If you're dialogue is engaging and dynamic, you will draw your reader into both your work and your character. If it is not, your narrative will fall flat.

The most common piece of advice given about dialogue is: "Read it out loud to yourself."

It is easy to say that to another writer and it is even easy to do it but even then it is difficult to always hear problems with the dialogue you've written. Often, we are blind to our own errors because we hear and see what we expect to see rather than what is actually there. This is the single best reason for an editor -- we all need someone to poke at us.

During this week we will discuss:

  1. How you can use dialogue to alter rhythm and pacing within your story to reflect suspense, anxiety, etc.
  2. How regional dialects and accents can make or break your character development.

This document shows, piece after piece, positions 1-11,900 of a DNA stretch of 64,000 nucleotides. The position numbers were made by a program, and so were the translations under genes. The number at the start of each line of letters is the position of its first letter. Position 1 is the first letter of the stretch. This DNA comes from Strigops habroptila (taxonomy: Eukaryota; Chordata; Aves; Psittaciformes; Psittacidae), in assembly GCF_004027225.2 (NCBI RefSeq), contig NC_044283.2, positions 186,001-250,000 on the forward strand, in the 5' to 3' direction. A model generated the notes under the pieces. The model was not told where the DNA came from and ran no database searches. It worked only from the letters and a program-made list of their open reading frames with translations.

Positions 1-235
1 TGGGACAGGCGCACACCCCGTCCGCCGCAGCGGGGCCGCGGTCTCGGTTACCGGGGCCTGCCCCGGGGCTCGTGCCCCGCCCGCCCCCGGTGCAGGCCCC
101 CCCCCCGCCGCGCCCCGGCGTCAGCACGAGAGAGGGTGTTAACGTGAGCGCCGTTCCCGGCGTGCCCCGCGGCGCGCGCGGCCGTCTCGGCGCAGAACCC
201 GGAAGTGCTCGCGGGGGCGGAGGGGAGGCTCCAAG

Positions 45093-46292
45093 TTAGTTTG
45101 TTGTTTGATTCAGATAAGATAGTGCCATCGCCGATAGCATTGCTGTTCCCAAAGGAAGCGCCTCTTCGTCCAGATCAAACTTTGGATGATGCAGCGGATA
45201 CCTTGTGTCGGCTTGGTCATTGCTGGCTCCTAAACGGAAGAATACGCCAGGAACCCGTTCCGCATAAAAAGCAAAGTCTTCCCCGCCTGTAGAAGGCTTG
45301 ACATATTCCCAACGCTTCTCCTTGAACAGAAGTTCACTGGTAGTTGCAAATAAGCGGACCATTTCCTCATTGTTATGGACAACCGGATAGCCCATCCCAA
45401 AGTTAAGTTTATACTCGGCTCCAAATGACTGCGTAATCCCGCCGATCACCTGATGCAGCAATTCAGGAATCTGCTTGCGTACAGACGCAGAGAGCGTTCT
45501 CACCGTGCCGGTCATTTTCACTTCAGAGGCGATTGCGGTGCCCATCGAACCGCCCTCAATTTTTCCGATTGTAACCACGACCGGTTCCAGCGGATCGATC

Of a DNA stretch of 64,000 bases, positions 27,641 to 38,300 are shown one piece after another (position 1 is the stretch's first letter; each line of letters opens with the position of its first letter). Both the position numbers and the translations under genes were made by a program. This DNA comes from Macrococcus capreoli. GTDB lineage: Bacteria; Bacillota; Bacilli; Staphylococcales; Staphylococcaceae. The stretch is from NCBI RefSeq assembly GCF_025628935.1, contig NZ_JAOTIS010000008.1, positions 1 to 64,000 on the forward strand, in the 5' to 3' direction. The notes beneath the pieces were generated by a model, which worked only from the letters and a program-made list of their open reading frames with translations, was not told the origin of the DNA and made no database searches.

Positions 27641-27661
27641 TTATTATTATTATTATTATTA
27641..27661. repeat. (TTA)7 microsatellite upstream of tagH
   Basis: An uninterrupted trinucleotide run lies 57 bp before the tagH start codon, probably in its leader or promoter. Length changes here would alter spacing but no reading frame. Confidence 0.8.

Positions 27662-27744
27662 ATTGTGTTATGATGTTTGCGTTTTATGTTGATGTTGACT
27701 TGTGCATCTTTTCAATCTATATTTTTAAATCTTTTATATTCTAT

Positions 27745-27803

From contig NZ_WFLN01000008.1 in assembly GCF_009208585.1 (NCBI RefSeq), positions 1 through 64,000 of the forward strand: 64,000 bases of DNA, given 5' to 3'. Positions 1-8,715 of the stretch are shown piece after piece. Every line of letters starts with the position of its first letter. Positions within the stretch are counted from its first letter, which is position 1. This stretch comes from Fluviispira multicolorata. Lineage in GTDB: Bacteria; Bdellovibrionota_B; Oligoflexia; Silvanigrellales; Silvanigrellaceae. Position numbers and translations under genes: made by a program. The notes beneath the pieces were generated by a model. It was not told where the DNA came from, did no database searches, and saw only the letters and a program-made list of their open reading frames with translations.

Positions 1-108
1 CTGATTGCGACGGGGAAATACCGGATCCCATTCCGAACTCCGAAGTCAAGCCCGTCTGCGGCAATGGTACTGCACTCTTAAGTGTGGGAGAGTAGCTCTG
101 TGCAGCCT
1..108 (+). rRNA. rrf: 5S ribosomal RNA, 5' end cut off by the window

3. The benefit of speech patterns and the use of them in the creation of regional accents without resorting to large amounts of slang and misspellings.
  4. The benefits of slang and distinctive vocabulary -- when it is useful and when it would be distracting.
  5. Using dialogue to frame and structure scenes within your narrative.

And how all of the above are the foundation of your character's voice within your narrative.

My special guests will be author, artist, and publisher Sable Grey who will be talking about Historical Dialogue and Leanne Salter, the Managing Editor for Cobblestone Press, who will be here to talk about dialogue mechanics --one of the biggest issues in submissions.